What's in my toothpaste
The most obvious place for me to start my research was the American Dental Association’s website. Most dentists recommend only ADA-backed toothpastes and most major brands (including Colgate and Proctor & Gamble’s Crest) have been approved. According to the website, all ADA-accepted toothpastes contain fluoride and none contain sugar; other than those two rigid standards, the ADA allows flexibility with regards to ingredients, which may include abrasives that remove debris, humectants that stop toothpastes from losing water, flavoring/sweeteners, thickening components and detergents which create foam.
But before I get into all that, I should elaborate on fluoride and the controversy that surrounds the ingredient. According to the ADA, fluoride strengthens enamel and removes plaque, which can lead to disease and tooth decay. One report gathered 74 studies about fluoride in dentistry and concluded that the benefits of the ingredient are “supported by more than half a century of research,” and that fluoride does indeed prevent cavities. Another study proved that less tooth deterioration was shown in “the presence of fluoride toothpaste than in the presence of the non-fluoride toothpaste with an otherwise identical formulation.”
So why is it that there has been a backlash against fluoride? There are several reasons, but the primary one is concern about fluoride’s toxicity. While children are the ones who are most at risk of dental fluorosis, which is caused by excessive fluoride intake and can appear as white streaks on teeth or even black, stained and cracked teeth, anyone can be poisoned if even small amounts of toothpaste are swallowed consistently. Also, because tap water is often treated with fluoride, many people are weary of the possibility of ingesting too much. Dentisse is just one example of a toothpaste that doesn’t contain fluoride; another popular brand is Tom’s of Maine.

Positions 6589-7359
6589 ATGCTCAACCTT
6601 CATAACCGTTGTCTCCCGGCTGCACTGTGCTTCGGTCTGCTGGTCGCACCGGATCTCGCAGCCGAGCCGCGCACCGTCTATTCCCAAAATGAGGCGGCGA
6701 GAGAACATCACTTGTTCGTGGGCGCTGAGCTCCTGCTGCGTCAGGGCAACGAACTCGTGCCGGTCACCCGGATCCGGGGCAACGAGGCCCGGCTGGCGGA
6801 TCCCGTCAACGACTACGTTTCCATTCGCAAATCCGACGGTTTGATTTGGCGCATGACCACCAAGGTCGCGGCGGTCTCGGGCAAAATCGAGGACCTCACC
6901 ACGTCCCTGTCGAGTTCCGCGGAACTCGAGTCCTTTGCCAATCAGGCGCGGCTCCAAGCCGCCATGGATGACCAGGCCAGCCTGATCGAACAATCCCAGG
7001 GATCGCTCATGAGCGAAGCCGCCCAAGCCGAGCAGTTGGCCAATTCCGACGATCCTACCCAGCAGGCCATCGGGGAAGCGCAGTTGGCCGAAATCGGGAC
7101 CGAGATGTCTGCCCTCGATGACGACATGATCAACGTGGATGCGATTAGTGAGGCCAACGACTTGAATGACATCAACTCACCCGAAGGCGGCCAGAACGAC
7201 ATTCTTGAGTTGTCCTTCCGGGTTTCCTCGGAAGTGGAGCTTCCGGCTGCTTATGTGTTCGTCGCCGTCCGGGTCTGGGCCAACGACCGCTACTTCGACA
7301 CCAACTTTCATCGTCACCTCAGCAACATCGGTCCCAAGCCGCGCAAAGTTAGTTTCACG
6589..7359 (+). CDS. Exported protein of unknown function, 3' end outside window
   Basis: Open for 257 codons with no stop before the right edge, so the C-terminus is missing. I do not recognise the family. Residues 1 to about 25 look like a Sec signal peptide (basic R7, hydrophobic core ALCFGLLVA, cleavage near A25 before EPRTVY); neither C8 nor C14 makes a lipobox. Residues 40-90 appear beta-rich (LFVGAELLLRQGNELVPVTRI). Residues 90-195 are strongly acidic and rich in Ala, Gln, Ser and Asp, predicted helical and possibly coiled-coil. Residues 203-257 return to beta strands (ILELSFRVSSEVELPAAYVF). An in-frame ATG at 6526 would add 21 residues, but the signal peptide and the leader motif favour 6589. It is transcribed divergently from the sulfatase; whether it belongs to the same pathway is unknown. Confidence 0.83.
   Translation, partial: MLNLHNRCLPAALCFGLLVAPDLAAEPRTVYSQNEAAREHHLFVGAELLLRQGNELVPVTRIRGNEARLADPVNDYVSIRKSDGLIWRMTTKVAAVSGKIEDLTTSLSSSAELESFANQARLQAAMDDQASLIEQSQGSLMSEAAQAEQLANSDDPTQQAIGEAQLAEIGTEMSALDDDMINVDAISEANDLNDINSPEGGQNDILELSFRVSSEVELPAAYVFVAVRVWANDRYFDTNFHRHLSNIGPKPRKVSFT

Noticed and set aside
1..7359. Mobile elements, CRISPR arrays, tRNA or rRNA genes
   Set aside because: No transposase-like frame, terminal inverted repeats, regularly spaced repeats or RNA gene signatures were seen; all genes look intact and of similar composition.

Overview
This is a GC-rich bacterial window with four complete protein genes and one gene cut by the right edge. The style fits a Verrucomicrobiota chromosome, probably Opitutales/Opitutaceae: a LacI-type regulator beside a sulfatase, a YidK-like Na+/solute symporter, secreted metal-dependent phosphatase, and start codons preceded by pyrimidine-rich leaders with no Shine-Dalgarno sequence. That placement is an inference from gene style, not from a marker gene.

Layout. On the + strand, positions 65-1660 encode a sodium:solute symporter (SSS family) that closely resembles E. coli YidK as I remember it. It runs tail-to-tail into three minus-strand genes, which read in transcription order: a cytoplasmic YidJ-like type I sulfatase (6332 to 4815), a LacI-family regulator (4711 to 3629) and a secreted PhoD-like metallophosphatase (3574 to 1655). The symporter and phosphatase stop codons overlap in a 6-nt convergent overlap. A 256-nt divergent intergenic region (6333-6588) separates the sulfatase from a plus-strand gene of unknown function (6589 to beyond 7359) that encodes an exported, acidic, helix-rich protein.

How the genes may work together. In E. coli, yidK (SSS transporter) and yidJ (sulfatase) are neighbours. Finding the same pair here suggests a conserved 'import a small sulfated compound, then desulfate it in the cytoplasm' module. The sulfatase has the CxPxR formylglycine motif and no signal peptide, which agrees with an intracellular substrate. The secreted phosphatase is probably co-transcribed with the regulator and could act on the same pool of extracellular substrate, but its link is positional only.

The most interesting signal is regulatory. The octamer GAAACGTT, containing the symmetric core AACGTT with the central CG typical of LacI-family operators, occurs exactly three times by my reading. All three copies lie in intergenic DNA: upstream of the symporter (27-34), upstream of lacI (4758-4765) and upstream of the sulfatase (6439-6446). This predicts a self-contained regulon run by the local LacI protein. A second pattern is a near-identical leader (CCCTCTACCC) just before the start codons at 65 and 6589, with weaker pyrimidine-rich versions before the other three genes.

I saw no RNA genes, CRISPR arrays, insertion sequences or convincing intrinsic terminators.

There are other ingredients to be on the look out for, as well. Saccharin, which gives toothpaste its sweet taste, has been linked to cancer in rats by several studies. However, there is no clear evidence that it is linked to cancer in humans. An ingredient that I personally like to avoid is sodium lauryl sulfate; not only is it an irritant, but also it has been linked to canker sores (also known as aphthous ulcers, which I am unfortunately prone to) by several studies. Finally, triclosan, an ingredient used to kill bacteria and prevent gingivitis has been the subject of some scrutiny. While studies have found that it kills harmful germs in the mouth, it is important to note that some research has linked triclosan to hormonal alterations in animals. The FDA is currently reviewing various studies regarding the safety of the ingredient, and will make its findings public in spring 2011.